Reports are coming in that President Obama will sign an exectuive order as early as next week that would protect up to 5 million undocument immigrants from the threat of deportation and provide many with work permits.
Citing an unnamed administration official, The New York Times writes:
Asserting his authority as president to enforce the nation’s laws with discretion, Mr. Obama intends to order changes that will significantly refocus the activities of the government’s 12,000 immigration agents. One key piece of the order, officials said, will allow many parents of children who are American citizens or legal residents to obtain legal work documents and no longer worry about being discovered, separated from their families and sent away. […]
Mr. Obama’s actions will also expand opportunities for immigrants who have high-tech skills, shift extra security resources to the nation’s southern border, revamp a controversial immigration enforcement program called Secure Communities, and provide clearer guidance to the agencies that enforce immigration laws about who should be a low priority for deportation, especially those with strong family ties and no serious criminal history.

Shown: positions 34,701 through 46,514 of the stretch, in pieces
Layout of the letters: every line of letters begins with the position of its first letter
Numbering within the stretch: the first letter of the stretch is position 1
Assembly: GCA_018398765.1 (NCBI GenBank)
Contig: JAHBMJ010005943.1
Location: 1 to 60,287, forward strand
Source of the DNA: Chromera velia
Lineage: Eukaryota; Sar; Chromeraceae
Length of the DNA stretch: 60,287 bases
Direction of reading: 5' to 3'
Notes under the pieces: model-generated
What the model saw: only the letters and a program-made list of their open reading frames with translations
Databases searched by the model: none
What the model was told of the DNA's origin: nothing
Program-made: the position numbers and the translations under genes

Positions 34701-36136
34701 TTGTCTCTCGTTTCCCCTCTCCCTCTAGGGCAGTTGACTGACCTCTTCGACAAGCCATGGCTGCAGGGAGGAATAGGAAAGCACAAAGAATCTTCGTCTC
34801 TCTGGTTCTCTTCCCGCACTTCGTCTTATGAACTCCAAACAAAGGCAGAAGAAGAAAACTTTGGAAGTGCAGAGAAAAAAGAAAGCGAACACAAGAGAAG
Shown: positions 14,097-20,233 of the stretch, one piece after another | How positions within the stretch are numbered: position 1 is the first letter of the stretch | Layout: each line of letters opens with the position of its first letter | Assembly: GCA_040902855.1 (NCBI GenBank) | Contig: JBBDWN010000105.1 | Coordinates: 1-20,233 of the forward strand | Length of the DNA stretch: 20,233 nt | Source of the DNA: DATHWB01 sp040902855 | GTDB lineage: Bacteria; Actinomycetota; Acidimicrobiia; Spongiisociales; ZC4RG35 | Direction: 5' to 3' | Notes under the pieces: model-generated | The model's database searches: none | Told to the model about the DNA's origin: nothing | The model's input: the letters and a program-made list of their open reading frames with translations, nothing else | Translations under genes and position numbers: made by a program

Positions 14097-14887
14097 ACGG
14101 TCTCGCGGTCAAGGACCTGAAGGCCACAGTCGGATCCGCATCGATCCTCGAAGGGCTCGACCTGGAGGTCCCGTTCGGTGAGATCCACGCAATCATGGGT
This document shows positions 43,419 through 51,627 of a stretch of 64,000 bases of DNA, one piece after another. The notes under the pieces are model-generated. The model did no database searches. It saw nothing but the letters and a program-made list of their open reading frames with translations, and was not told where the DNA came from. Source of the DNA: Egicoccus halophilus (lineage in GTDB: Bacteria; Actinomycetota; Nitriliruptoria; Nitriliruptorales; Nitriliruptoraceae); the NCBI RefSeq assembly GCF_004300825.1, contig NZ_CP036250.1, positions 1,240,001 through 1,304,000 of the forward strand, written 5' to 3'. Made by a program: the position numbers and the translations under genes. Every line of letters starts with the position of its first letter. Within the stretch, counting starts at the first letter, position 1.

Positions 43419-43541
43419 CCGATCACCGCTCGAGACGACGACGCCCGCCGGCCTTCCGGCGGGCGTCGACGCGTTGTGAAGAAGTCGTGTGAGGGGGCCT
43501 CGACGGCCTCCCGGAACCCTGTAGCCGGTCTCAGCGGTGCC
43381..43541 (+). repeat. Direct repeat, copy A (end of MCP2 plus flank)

Citing the political volatility of such an executive order, The Washington Post adds:
Republicans have made very clear if Obama goes forward, it would be the equivalent of giving the middle finger to their incoming majority — and, by extension, the American public that helped the GOP gain seats in the House and Senate. At a new conference held the day after last week's election, incoming Senate Majority Leader Mitch McConnell (Ky.) compared Obama signing an executive order on immigration to "waving a red flag in front of a bull." Speaker John A. Boehner (Ohio) said Obama will "burn himself" if he moves forward, and, on Thursday, promised to fight the move.